Those interested in telecommunications regulation and, particularly, in questions related to net neutrality have already heard it – the Netherlands has become the first country in Europe to introduce the concept of network neutrality into its national law.
Has it really?
Well, last week Kees Verhoeven from Democrats 66 (D66), Martijn van Dam from the Labour Party (PvdA), Sharon Gesthuizen from the Socialist party (SP) and Bruno Braakhuis from the GreenLeft (GroenLinks)
Lodged A Bill
to enshrine net neutrality with the House of Representatives of the Netherlands (the Second Chamber of the Dutch Parliament). Here is a link to the original document (in Dutch) and a fair translation of it in English.
According to Daphne van der Kroft from the Dutch civil rights platform Bits of Freedom
The Second Chamber (parliament) has accepted the bill with an impressively broad majority. Now the bill will go to the senate before entering into force. Because of the majority in parliament, we expect the Senate to pass it too. But we’ll have to wait ’till the end of the year to be sure.
That, to be precise, somehow invalidates the widely celebrated media headlines of the “Dutch enactment” of net neutrality, but – as Daphne writes – the chances, for it to happen, are good.
We are likely to have the final result in a year or so.
Now let us have a closer look at the bill!
Systematically, the applicants have chosen the section
End Users Interests
which is dealt with in Article 7 of the Telecommunications Act to introduce the net neutrality bill.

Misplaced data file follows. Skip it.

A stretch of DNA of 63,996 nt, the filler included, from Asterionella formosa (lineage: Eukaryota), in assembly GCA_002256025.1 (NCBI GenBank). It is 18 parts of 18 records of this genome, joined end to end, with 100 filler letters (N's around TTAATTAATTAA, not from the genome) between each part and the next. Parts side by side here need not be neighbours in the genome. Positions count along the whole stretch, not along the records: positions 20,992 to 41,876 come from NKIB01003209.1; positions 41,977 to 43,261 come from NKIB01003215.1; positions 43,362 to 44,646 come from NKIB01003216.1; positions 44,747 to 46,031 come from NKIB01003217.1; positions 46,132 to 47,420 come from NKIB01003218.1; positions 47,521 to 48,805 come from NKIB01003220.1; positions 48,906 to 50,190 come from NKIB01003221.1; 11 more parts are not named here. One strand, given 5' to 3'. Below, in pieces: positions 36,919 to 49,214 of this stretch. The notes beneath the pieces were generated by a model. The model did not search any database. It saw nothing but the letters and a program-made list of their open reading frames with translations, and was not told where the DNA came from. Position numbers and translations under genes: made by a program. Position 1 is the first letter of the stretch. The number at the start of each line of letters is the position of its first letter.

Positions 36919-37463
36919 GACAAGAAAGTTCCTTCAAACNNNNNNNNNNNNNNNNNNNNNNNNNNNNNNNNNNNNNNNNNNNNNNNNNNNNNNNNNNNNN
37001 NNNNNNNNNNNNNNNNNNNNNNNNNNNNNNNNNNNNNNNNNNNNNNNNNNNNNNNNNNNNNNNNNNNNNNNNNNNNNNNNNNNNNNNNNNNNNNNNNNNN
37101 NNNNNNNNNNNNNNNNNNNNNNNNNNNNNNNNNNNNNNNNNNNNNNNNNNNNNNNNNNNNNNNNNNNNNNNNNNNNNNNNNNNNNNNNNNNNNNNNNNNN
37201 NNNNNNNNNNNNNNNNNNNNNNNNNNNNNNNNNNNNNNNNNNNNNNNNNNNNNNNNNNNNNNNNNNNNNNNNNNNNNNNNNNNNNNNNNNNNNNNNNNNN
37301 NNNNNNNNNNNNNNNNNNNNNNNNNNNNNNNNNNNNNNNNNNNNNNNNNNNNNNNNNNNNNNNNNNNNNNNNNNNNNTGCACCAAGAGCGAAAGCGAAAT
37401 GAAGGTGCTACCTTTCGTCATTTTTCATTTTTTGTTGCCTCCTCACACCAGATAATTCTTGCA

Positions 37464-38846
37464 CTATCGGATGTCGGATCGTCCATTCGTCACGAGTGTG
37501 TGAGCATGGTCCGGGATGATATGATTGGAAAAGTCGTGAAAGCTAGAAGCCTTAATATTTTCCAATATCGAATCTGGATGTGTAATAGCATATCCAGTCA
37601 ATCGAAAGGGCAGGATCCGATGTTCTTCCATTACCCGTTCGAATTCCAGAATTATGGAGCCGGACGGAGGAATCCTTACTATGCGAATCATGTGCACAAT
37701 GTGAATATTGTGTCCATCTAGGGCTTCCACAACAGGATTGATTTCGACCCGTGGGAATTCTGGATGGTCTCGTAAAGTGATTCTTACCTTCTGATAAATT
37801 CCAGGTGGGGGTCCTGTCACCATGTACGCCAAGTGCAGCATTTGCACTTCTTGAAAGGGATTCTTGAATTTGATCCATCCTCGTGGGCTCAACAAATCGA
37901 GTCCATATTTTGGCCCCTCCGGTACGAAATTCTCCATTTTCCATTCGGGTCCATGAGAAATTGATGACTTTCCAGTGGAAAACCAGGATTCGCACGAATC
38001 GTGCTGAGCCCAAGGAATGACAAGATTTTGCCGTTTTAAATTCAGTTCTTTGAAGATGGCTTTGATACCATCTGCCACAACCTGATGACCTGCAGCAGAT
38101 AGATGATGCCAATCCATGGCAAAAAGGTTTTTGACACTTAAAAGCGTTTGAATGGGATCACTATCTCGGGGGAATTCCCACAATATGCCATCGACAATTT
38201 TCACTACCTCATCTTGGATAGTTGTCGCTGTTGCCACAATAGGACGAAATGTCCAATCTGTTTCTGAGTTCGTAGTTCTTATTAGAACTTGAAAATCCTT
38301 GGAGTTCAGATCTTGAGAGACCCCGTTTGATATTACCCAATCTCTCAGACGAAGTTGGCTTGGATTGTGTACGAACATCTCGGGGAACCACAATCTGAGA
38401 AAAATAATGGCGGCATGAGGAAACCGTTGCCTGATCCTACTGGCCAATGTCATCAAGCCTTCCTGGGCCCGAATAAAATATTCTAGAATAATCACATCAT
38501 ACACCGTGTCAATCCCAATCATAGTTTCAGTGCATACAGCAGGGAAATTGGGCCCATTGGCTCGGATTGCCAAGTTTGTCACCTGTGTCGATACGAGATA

The bill basically provides that ISP may hinder or slow down end users’ traffic only in the very limited cases described in Article 7.4a (1) a. to d.
A further interesting provision is contained in Article 7.4a (2) – ISP must not shut off end users’ networks from the Internet, if such networks may be considered detrimental (e.g. botnets), unless ISP have given the operators of the affected networks the possibility to rectify the faults in those networks.
The most commented provision, however, is to be found in Article 7.4a (3) – the one that prevents ISP from charging prices that might bar end users from accessing specific services or applications on the Internet.
The applicants stress that this still allows for the charging of different prices for different types of bandwidth, but it nevertheless must not result in overpricing the use of, say, Skype so that no one would consider using it.
Article 7.4a (5) foresees the introduction of minimum requirements regarding the quality of service of public electronic communication services in order to safeguard the above provisions.
Finally and for the sake of completeness, Article 7.4a (4) reflects the recent trend in Dutch legislation to delegate the creation of detailed rules and regulations to administrative bodies.
In my view the beginning to a Europe wide legislation on net neutrality has been made.
Consumers from other member states will very likely create pressure upon their political leadership to follow the Dutch example.
How long could politicians refrain from adopting net neutrality legislation, if their voters start to sing
Somewhere over the rainbow
Way up high,
There’s a land that I heard of
Once in a lullaby.
What do you think?